Restaurants on site
Seafood is the most popular dish in the Maldives, and with the surrounding seas, it’s no surprise. Fresh and delicious, tuna is served everywhere you go, and is usually prepared with an abundance of herbs and spices, making each dish exciting and different.
The Maldivian people even love seafood for breakfast - Mas Huni is smoked tuna, onion, coconuts and chilli, mashed together in one fragrant dish. It’s usually served with flatbread, known as Roshi, to mop up every last morsel.
Coconuts are also used frequently in cooking. You’ll often find coconut grated on top of curries, adding a delicious extra touch.
Hedhikaa, aka ‘snacks’ are served on each island. Bajiya is one of the most popular; pastry filled with fish, coconut and onions.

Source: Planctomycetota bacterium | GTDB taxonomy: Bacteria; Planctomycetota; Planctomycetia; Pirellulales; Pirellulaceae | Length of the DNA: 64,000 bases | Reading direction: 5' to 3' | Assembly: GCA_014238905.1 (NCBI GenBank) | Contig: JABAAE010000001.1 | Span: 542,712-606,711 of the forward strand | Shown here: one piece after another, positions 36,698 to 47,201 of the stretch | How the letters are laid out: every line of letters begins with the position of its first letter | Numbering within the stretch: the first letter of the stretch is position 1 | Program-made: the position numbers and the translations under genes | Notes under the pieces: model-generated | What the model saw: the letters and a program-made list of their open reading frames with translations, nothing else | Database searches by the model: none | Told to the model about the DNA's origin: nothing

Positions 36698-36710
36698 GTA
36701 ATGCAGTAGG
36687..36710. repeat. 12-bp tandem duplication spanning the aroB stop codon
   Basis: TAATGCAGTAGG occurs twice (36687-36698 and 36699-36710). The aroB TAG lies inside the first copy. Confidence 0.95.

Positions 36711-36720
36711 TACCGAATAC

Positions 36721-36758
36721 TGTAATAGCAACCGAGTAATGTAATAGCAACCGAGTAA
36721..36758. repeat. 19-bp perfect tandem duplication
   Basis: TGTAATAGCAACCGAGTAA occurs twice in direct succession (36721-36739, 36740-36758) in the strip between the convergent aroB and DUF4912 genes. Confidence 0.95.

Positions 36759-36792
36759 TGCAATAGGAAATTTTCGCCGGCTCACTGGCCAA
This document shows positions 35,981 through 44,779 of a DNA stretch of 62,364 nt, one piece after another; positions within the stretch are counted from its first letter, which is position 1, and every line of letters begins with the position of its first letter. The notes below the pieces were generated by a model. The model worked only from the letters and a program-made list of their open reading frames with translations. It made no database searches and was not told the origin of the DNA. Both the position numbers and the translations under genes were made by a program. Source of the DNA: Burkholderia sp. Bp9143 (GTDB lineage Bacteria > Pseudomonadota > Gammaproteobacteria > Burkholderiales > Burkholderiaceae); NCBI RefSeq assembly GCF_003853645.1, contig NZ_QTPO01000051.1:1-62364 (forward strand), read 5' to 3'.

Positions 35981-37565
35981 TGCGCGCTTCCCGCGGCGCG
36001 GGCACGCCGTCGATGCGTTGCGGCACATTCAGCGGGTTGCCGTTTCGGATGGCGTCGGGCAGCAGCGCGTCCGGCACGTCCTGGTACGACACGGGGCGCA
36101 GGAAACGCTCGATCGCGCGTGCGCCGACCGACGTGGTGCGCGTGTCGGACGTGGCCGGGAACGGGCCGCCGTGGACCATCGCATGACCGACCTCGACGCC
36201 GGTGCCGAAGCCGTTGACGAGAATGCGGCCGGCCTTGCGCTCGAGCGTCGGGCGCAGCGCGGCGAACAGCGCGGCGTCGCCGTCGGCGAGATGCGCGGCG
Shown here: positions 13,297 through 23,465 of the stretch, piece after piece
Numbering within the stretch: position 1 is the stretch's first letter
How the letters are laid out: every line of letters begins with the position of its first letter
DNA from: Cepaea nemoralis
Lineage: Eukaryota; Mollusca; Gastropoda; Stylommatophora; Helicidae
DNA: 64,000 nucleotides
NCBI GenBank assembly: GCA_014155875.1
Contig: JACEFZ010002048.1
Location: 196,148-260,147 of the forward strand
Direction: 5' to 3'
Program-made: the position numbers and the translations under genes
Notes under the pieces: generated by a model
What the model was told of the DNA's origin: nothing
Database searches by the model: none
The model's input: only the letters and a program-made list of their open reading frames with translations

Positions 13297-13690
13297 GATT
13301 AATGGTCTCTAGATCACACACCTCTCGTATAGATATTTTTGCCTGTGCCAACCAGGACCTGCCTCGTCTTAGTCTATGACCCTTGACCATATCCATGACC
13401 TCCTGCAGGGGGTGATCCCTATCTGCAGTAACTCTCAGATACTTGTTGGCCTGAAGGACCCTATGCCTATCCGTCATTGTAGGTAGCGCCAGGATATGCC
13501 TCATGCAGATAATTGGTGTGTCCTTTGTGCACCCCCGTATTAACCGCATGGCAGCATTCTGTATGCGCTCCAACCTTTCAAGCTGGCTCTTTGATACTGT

Overall, the food is a unique mix of Arabic, Indian, and Sri Lankan flavours, so if you love spice, your taste buds will thank you.
No matter what you eat, the surroundings really make it here, so whatever you’re feasting on you’ll be sure to enjoy it, surrounded by the calming sounds of the ocean, and an obligatory glass of wine.
Family activities, for teenagers, children, babies
The Maldives is a notoriously romantic destination, but if travelling with the family, take advantage of the watersports.
From snorkelling, jet skiing and plenty more, children and teenagers are sure to never get bored. There’s also the option to explore Male, where you can educate your little ones on the religious and cultural movements.